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Women’s Tour launches crowdfunding campaign to cover sponsorship shortfall

Organisers SweetSpot say the initiative will help to cover the race’s “ever-increasing” organisational costs, as two-time winner Lizzie Deignan declares her support for the beleaguered event

The organisers of the Women’s Tour, one of the most important stage races in the women’s international calendar, have today launched a crowdfunding initiative which aims to help cover the event’s organisational costs and to make up for the current shortfall in sponsorship income.

First held in 2014, the UCI Women’s World Tour race has seen the cream of the cycling world compete on British roads, and boasts an enviable list of overall winners, including Marianne Vos, Lizzie Deignan, Demi Vollering, and last year’s winner Elisa Longo Borghini.

However, as organisers SweetSpot announced this year’s route – which will take place over five days (down from the usual six) in early June – reports emerged last week that there are growing concerns that the race may not even take place, thanks to a £500,000 funding shortfall.

While the race has attracted backing from, Brother UK, Accurist and cycleGuard, SweetSpot say that this year’s edition “urgently requires additional commercial income”.

> Women’s Tour in danger of being cancelled as organisers make urgent plea for sponsors

To combat that funding shortfall, the organisers have today launched a crowdfunding initiative, which they say will enable fans to get closer to the race “than ever before”.

The crowdfunder, SweetSpot says, will “raise funds to help cover ever-increasing organisational costs, as well as a shortfall from sponsorship income”.

They continued: “At present, three of the race’s four prestigious jersey classifications (leader, mountains, and best young rider) remain available, while individual stage partnership packages (including naming rights) are also on offer for the first time for selected days.”

Pfeiffer Georgi rides on the front on stage four of the 2022 Women's Tour (Alex Whitehead/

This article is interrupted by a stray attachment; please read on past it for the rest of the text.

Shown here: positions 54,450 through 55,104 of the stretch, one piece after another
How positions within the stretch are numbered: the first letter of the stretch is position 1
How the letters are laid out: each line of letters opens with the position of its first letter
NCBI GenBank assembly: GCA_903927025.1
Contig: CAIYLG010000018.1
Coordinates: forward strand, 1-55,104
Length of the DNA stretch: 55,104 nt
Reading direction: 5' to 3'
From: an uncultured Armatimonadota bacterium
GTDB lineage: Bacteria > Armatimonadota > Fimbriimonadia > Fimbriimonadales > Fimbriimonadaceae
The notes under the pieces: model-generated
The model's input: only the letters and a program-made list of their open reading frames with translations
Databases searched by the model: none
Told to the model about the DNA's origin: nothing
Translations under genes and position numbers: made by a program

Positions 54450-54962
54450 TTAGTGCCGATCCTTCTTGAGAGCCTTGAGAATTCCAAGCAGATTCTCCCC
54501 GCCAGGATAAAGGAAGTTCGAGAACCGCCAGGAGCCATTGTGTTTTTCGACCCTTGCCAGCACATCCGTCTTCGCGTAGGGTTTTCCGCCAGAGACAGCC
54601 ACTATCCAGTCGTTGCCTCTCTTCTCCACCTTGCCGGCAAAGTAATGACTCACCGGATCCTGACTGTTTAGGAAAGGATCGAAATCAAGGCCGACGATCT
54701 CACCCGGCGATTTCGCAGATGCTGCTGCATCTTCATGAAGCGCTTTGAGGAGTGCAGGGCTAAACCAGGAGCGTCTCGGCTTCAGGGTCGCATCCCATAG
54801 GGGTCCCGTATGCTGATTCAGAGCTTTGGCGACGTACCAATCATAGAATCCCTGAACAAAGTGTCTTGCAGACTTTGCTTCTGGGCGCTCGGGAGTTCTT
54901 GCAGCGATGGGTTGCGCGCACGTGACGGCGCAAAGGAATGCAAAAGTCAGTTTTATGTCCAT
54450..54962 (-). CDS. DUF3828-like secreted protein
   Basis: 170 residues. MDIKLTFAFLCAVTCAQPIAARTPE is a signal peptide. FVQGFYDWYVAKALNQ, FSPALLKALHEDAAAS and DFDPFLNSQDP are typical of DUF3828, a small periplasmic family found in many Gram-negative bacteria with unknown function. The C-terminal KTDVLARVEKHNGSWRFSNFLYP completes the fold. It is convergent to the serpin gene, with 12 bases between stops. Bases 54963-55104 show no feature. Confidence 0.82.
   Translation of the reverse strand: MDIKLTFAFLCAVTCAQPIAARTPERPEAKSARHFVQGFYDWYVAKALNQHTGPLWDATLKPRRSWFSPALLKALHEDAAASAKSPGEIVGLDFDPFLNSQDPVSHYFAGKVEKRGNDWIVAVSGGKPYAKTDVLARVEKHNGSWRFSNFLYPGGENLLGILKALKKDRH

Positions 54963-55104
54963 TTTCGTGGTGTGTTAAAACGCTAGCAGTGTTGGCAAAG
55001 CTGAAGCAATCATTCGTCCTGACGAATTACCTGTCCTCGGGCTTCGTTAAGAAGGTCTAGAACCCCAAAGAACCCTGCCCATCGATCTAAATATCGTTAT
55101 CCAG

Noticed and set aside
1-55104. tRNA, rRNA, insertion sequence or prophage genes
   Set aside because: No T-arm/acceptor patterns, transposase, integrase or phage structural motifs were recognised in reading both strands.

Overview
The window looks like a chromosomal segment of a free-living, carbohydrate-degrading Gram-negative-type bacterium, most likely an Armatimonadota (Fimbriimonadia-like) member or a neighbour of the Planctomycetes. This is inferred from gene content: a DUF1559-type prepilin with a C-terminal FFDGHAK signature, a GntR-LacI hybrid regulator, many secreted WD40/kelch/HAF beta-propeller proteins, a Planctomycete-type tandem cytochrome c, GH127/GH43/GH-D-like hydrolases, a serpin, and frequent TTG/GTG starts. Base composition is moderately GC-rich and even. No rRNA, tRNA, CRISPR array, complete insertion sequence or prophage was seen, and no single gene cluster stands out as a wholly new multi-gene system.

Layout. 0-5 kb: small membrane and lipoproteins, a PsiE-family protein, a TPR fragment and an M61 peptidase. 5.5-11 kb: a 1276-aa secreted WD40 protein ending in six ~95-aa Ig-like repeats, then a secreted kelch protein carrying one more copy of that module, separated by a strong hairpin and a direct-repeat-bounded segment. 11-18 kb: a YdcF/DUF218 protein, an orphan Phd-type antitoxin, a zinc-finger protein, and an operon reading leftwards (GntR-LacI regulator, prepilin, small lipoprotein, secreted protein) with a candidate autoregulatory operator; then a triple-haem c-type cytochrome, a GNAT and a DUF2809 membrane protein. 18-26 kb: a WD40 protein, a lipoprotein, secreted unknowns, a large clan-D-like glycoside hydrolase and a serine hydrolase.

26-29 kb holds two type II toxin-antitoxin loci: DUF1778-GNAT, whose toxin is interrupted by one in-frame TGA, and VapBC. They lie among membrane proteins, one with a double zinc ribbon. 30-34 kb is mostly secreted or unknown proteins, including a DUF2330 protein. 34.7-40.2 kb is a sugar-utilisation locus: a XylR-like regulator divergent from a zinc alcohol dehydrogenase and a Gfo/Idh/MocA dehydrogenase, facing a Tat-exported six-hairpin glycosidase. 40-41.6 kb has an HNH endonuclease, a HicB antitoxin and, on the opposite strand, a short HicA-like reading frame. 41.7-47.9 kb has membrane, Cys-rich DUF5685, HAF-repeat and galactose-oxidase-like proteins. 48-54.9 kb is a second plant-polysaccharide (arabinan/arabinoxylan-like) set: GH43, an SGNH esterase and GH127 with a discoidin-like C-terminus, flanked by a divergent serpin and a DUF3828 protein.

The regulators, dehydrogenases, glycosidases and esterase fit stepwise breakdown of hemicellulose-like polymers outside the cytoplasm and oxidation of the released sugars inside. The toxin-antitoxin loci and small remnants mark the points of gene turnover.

Pfeiffer Georgi rides on the front on stage four of the 2022 Women's Tour (Alex Whitehead/

Those looking to show their support can donate as little as £5 and anyone who contributes will have their name included on a “special heroes’ wall” that will be on display at each stage start and finish of the 2023 race, and in the official race handbook.

The organisers also noted that donations will be refunded if the race does not go ahead.

“We have witnessed fans make a significant impact on elite cycling events from a commercial and emotional perspective in similar campaigns,” Nick Bull, the Women’s Tour PR and digital manager, said in a statement.

“Having been inundated with messages from people wishing to show their support for the race over the past week, launching a crowdfunding campaign seemed the logical thing to do. We’ve been blown away by their kind words and everybody associated with the race thanks them for their continued support!”

Lizzie Deignan after winning the 2019 Ovo Energy Tour of Britain (picture credit Velofocus via Trek Segafredo)

Lizzie Deignan celebrates winning the 2019 edition (Velofocus)

Coinciding with the launch of the campaign, two-time winner Lizzie Deignan say the Women’s Tour’s potentially perilous position – one that is currently affecting much of the British domestic racing scene – will leave a huge hole in both the national and international racing calendars.

“It will be a huge loss in terms of the opportunity for British teams to have a stage like that to race on, but also internationally,” the Trek-Segafredo rider told the Press Association today.

“It’s a really important race because June doesn’t have many stage races, so it’s brilliant preparation ahead of the national championships and the Tour de France.

“The way the race is run is extremely professional and it’s probably been the most professional race we’ve had on the calendar.”

Deignan, who took the overall win on home roads in 2016 and 2019, is aiming to hit peak form in time for the five-day stage race in June, as she plans to return to the peloton in May following the birth of her second child last year.

“[The Women’s Tour] is what’s been in my mind during training rides,” she added. “If it goes, I need to rethink my whole calendar.”

The Guardian has also reported today that SweetSpot’s chief executive, Hugh Roberts, says that the past few days have brought some “promising” discussions with potential partners – but that nothing has materially changed since the race first appealed for funds last week.

“I would say it’s probably more likely than less likely [the race goes ahead] but it’s a very close call,” Roberts said.

“If we don’t get some good news by Easter, we will be seriously doubting our ability to put together a race that makes sense for us.”

Ryan joined as a news writer in December 2021. He has written about cycling and some ball-centric sports for various websites, newspapers, magazines and radio. Before returning to writing about cycling full-time, he completed a PhD in History and published a book and numerous academic articles on religion and politics in Victorian Britain and Ireland (though he remained committed to boring his university colleagues and students with endless cycling trivia). He can be found riding his bike very slowly through the Dromara Hills of Co. Down.

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